Behavioural change / COVID-19 / Cycling / Mobility / Travel Patterns

Due to COVID-19, cycling wins out over driving and public transport

A poll of the Mobycon team shows that, in the days, weeks and months to come, cycling will continue, and even increasewhile motorists and public transport users will travel less.

To provide our team with more options, each of our Mobycon Dutch offices offered a speed pedelec on loan to test out alternatives to driving and public transport to travel to the office.

Now that we have been confronted with the COVID measures for six months, it is becoming increasingly clear what structural changes this crisis will mean for our mobility. We can’t see the complete picture yet, but a number of clear patterns are emerging. Significantly, we’ve all become quite comfortable working from home en masse. The situation is certainly not always ideal; we of course miss direct contact with our colleagues. At home, the work space is not always ideal, and the division between work and leisure time is becoming even more ambiguous than it already was. On the other hand, there are the travel time and costs savingsAdditionally, the possibilities for remote working, whether from home or anywhere else, are now better known and understood. Therefore, the trade-offs between working at home or at the office will different at the organizational level. 

We asked our colleagues – a group of approximately 80 professionals with various mobility behaviours – what working at home has meant for them. What is striking is that the largest share of those who would usually travel by car or public transport to the office (78%) expect to travel less in the future when it comes to commuting and business travel. For both groups (motorists and public transport users), this is linked to the discovery that they are more productive and have more time for social contacts, sports and hobbies. On the other hand, the proportion of cyclists who expect to continue to travel less is much smaller, at just 33%. This group also indicated that they have experienced much less of the benefits that public transport travelers and motorists identified. In other words, the fact that they travel to the office less often has meant less for them.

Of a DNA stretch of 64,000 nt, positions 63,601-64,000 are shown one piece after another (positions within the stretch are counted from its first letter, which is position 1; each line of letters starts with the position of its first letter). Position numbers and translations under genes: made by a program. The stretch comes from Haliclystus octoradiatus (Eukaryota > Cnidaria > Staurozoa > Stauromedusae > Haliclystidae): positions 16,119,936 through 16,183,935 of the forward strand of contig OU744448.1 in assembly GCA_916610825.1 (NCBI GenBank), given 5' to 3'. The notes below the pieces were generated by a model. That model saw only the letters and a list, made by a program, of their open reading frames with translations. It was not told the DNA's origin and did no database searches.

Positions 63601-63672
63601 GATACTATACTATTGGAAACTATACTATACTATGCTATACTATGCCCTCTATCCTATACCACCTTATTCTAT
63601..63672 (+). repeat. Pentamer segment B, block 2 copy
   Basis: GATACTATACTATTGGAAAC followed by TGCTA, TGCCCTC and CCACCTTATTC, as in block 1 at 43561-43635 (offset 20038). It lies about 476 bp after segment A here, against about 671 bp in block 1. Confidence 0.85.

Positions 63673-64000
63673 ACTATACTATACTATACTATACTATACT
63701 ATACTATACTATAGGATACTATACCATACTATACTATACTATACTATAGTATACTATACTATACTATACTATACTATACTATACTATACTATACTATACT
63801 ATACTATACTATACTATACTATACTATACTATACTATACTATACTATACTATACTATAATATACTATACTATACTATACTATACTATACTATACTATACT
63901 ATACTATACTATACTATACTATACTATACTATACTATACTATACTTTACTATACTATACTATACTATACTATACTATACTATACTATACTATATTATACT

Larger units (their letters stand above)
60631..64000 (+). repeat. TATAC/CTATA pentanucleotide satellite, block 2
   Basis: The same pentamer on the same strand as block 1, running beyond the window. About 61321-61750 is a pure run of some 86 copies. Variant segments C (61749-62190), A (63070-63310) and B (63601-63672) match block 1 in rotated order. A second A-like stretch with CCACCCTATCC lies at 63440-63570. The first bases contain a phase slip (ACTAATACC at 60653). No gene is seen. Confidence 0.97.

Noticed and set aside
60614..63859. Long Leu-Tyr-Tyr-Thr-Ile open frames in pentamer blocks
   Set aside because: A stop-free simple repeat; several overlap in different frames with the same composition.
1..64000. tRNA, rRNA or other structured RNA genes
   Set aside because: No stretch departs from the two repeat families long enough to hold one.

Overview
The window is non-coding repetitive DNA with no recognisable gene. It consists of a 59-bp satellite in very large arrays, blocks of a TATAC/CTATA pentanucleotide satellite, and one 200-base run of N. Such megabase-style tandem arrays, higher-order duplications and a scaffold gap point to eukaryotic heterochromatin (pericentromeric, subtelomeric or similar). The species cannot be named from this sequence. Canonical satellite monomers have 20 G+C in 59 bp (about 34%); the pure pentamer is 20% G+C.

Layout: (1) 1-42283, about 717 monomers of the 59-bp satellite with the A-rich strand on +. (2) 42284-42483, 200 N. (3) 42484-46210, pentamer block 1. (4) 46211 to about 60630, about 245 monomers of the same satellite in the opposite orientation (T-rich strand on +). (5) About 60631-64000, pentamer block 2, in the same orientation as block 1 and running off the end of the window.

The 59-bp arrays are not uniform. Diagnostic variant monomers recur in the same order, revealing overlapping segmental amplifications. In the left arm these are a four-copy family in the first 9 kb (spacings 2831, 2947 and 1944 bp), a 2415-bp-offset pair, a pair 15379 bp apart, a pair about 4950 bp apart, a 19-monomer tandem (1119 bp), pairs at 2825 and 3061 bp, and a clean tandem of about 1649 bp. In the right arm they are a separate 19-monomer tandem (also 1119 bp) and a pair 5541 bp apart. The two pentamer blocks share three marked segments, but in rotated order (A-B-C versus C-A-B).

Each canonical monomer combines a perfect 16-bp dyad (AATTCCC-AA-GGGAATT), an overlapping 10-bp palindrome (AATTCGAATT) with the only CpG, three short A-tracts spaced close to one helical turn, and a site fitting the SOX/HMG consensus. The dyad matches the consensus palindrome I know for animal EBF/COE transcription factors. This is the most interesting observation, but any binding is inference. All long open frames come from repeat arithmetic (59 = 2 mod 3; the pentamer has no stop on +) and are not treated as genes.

On the basis of these findings, we can expect that those who cycle to work will continue to make different decisions in the future between working at home and working at the office. They will be more likely to opt for working at the office when it is safe to do so, while drivers and public transport users will want to limit their loss of travel time, choosing to work from home more often. Time will tell what impact this will have long term, but will give employees who cycle (and their employers) the advantage of easier and higher quality in-person consultation, collaboration and, naturally, more fun.

Otto Cazemier

‘I communicate tactical and practical strategies. Most of all, I am interested in traffic and transport processes where a variety of interests and stakeholders are involved. As a team player, I actively contribute to solutions and I am open to ideas from others.’

Senior Advisor